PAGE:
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Russell Westbrook’s limitations are killing the Lakers

Russell Westbrook was bad against the Clippers on Thursday, but it was the specific way he was bad that was a microcosm of his season to date.

Los Angeles Lakers v LA Clippers Photo by Andrew D. Bernstein/NBAE via Getty Images

When the Lakers traded for Russell Westbrook, many doubted the soundness of the theory behind the trade, but even the most pessimistic among them probably couldn’t have expected that things would go this poorly. Against the Clippers on Thursday, Russ struggled in ways that were somewhat microcosmic of his season to date.

After a competitive first half, the Lakers found themselves trailing by just three at the break. However, with one characteristically savvy in-game adjustment, former almost Lakers head coach Ty Lue was able to stop the team he nearly helmed dead in its tracks. His Clippers opened up the quarter on a 23-0 run on their way to beating the Lakers for the fourth time this season, and the seventh time in a row since Lue took over head coaching duties from Doc Rivers.

As pointed out by our own Raj Chipalu in the thread below, Lue’s game-breaking move was to put his starting center, Ivica Zubac, on Russ. With the ball in Russ’ hands, Zu’s distant, open stance begged him to either shoot open jumpers or drive into the seven-footer for contested shots at the rim. Off of the ball, Zubac was free to ignore Russ entirely, playing free safety and cleaning up any messes in the middle:

What’s shocking about this decision isn’t that it worked, but how closely it mirrors its schematic historical precedent, and what that says about Russ’ current on-court utility.

In the 2015 Western Conference semis, Steve Kerr’s similarly constructed, unconventional defensive adjustment was ultimately what swung the series in the Warriors’ favor. Down two games to one on the basis of their inferior physicality, Kerr found a way to get the Grizzlies outside of their comfort zone and swing things back towards the Warriors’ favor.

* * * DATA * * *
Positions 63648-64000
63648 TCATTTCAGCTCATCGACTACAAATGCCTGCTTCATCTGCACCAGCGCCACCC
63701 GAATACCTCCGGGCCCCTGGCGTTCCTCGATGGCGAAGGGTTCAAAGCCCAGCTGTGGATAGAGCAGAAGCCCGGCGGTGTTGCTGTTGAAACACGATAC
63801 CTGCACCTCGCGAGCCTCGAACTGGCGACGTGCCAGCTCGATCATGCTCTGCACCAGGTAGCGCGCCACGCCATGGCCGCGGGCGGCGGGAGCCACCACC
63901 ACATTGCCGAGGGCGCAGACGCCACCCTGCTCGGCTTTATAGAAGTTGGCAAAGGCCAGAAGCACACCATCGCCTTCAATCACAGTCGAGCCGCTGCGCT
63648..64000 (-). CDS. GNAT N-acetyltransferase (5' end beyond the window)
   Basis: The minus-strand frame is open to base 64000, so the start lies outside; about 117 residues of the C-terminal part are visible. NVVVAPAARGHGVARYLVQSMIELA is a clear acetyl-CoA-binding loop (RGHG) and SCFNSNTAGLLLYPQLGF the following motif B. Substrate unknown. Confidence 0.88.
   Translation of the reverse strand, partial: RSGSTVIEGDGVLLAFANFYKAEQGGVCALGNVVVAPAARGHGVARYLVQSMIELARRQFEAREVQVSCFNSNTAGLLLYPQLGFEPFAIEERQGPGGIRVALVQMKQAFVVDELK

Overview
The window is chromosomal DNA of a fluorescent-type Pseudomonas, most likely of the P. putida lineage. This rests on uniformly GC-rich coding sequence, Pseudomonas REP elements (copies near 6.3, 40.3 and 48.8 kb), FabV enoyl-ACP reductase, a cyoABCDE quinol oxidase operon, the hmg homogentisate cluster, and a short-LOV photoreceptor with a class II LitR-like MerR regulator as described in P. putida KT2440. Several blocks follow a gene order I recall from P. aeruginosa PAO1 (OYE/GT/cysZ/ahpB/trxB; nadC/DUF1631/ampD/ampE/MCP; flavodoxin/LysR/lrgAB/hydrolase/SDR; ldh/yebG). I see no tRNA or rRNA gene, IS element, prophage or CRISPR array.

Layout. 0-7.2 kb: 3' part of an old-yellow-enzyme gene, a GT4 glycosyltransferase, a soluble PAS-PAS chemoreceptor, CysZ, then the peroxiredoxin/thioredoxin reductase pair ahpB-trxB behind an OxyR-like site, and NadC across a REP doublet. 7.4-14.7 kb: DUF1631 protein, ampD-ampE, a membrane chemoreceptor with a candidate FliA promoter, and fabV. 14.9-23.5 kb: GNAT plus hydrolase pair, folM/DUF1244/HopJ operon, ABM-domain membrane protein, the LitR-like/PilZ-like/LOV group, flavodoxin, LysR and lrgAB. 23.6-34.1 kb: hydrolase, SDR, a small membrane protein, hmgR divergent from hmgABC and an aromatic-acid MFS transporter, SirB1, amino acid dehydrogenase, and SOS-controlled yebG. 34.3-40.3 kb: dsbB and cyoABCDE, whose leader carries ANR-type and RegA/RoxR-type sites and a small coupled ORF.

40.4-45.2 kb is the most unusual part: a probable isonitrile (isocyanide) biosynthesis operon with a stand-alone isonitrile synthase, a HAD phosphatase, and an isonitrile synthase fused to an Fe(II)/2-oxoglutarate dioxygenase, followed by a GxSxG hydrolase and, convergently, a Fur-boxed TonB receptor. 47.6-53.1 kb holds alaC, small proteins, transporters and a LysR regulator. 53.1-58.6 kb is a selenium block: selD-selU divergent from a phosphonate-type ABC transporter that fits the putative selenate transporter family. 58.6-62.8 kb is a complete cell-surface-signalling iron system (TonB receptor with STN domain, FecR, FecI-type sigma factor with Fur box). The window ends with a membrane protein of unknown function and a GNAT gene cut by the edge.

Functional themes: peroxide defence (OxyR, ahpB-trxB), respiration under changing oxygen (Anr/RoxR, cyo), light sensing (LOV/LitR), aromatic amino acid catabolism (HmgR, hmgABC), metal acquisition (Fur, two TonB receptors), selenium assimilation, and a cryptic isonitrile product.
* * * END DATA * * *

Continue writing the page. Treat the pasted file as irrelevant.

Instead of deploying a set of normal man-to-man matchups against the bruising Memphis Grizzlies, Kerr yanked Andrew Bogut off of the Grind City twin towers of Zach Randolph and Marc Gasol, and placed him on one-way defensive player Tony Allen. Despite the nominal matchup, Bogut spent most of his time roaming the paint, forcing the Grizzlies to play four-on-five offensively whenever Allen was on the court. With one aggressive move, the Warriors went from up against the ropes to winning three straight and eventually cruising to their first championship in four decades.

In Thursday’s contest, it was this exact strategy that Lue applied to Russell Westbrook, effectively ending the game with 24 minutes left to play. Not only did Westbrook’s strong start to the game fall come to an abrupt halt, but he shot just 1-6 in the quarter. The other Lakers struggled to score in Westbrook’s stead as they ended up losing the third by a margin of 40-18, with the in-quarter deficit stretching as wide as 32-6.

At the end of Friday’s media availability, Frank Vogel tellingly acknowledged the impact of Lue’s shift.

“When we play small ball, they’re gonna hide their center where they can,” Vogel said.

Vogel’s admission that the Clippers not only got away with, but thrived in “hid[ing] their center” on the team’s highest-paid player was a subtle, possibly unintentional, but savage indictment of Russell Westbrook’s limited offensive arsenal.